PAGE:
Donate Gift It
Site Search Show Navigation

State Transportation Update: Lawmakers Hit Brakes on FundingPrint

Thriving Communities | July 16, 2013 | By James Bruckbauer

Across Michigan, highway expansions threaten public support for more funding.

Gov. Rick Snyder spent the last two years urging the state Legislature to raise about $1.2 billion that he says is needed to fix Michigan’s crumbling roads. But so far, he’s been unable to mobilize enough legislative and public support to get it done.

To be sure, transportation funding is still a priority. Before legislators took off for their summer recess, they dedicated about $350 million of surplus general fund dollars to roads, and discussed several long-term funding bills. The Transportation for Michigan (Trans4M) coalition summarized a few of those bills here.

There’s little doubt among lawmakers that Michigan must come up with new ways to pay for maintaining its broad transportation network. What’s unclear, however, is whether or not the new money would be invested in repairing our crumbling roads, or on building new and wider highways.

Across the state, highway expansions threaten public support for more funding. For example, despite strong opposition, southeast Michigan transportation planners will move forward on a plan to spend $4 billion widening I-94 and I-75 through Detroit. In Grand Rapids, the Michigan Department of Transportation is spending $7 million in federal dollars widening US-131, even though the city’s master plan calls for taking the elevated highway down to a surface street.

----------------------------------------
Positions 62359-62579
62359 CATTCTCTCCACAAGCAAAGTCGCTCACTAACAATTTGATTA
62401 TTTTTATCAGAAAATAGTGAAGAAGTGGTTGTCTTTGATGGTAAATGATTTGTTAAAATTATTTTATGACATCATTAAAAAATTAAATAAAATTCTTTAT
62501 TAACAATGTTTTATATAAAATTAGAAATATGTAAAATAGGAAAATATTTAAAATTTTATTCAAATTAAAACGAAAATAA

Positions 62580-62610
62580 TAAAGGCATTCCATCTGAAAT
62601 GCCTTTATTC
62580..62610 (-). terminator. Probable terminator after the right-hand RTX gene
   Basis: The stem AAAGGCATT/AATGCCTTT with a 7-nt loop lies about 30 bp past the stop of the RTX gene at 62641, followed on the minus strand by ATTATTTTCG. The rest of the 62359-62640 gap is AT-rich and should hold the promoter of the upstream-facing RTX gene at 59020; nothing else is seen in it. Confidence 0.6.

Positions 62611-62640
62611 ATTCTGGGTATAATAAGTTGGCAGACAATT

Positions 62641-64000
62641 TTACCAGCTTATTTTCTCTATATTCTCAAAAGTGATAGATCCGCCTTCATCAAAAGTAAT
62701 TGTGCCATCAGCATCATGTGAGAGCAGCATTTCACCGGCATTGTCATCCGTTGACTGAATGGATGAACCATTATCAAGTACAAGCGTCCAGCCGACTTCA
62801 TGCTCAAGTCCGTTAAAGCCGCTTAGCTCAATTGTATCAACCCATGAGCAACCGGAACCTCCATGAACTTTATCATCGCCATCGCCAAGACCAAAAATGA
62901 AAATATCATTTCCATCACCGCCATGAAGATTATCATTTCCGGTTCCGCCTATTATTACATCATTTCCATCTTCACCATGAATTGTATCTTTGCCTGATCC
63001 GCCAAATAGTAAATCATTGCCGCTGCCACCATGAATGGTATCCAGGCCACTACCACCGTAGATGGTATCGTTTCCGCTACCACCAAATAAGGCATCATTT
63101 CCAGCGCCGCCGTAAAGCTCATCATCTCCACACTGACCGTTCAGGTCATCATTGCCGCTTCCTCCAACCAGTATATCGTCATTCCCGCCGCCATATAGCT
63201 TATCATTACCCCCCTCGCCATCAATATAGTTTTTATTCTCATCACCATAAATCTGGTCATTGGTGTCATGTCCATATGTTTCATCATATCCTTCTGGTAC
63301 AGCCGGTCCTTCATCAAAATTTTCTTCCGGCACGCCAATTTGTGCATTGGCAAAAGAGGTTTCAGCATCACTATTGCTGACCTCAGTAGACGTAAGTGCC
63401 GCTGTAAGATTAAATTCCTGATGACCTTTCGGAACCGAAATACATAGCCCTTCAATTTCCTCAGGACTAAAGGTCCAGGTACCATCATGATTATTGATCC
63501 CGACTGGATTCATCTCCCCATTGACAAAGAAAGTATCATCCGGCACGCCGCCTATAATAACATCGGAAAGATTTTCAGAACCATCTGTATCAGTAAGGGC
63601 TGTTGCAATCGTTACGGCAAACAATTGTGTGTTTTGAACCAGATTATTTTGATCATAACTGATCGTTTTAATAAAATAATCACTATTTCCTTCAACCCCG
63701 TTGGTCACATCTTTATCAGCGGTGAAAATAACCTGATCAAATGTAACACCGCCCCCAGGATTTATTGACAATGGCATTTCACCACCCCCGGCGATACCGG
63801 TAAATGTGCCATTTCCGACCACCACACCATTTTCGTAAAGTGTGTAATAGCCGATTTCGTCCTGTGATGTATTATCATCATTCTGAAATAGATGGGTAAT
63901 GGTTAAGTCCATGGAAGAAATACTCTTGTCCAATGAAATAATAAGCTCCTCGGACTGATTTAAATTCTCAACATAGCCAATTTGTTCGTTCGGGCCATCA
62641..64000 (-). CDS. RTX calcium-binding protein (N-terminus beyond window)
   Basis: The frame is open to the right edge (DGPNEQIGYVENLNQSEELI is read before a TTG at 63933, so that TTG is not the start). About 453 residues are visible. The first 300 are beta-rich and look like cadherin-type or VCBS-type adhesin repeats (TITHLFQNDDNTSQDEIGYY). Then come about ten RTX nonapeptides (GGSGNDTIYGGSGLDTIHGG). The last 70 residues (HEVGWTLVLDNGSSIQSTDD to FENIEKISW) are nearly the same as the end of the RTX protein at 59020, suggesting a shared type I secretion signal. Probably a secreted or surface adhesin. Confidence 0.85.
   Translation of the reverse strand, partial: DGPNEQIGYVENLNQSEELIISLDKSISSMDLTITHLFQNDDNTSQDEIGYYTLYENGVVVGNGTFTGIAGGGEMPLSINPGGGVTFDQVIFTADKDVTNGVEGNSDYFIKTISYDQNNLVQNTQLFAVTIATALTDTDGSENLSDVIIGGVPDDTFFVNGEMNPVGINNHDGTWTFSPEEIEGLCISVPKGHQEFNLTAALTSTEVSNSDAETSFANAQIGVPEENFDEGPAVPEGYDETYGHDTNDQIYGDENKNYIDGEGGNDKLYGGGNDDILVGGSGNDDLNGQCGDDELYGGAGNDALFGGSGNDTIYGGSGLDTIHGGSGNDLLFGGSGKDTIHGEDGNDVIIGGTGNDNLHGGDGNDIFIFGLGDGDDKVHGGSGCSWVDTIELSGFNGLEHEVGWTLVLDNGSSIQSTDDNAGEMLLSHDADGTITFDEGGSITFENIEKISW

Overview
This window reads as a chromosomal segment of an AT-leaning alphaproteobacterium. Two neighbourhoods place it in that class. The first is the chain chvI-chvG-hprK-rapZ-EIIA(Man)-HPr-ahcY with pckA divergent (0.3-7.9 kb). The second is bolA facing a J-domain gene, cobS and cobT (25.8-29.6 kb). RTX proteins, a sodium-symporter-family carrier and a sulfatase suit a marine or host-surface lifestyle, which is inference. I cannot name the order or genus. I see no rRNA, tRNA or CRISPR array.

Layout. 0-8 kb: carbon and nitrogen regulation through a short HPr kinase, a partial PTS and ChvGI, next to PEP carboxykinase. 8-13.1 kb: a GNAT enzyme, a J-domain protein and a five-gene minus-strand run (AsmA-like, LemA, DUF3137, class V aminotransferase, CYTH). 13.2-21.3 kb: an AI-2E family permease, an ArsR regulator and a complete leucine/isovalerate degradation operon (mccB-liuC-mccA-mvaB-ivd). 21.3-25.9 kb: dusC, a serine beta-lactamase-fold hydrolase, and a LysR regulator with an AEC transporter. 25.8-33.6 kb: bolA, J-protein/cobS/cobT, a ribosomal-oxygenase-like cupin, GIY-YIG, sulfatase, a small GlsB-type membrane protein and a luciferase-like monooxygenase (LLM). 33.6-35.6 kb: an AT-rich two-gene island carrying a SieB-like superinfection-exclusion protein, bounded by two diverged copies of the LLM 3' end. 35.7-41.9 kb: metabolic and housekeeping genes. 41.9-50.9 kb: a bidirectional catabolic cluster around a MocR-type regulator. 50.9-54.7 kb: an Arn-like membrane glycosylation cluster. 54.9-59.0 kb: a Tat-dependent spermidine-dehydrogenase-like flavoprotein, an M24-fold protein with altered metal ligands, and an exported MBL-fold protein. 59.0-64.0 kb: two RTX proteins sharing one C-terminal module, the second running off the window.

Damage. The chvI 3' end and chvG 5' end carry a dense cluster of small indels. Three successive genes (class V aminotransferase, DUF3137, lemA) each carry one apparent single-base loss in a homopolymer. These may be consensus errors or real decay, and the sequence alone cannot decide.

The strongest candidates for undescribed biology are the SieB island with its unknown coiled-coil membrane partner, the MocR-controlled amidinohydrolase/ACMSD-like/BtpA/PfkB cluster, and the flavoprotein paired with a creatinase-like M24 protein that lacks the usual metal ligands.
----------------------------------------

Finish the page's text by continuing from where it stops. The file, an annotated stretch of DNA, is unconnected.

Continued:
And here in Grand Traverse County, road commissioners—despite major opposition and a clear need to repair most local roads—want to spend about $40 million on a new bridge that would span the Boardman River valley and bypass Traverse City.

So questions remain: Will the governor and lawmakers ever regain enough public support for new transportation funding? And, more importantly, is there enough accountability at the state and local level to ensure that new money is spent on fixing our crumbling roads rather than building new and wider highways?

We’ll see when the state House and Senate reconvene this fall. Stay tuned to Transportation for Michigan for updates.

James Bruckbauer is the Michigan Land Use Institute’s transportation policy specialist. Follow him on Twitter at @jimbruckb. Reach him at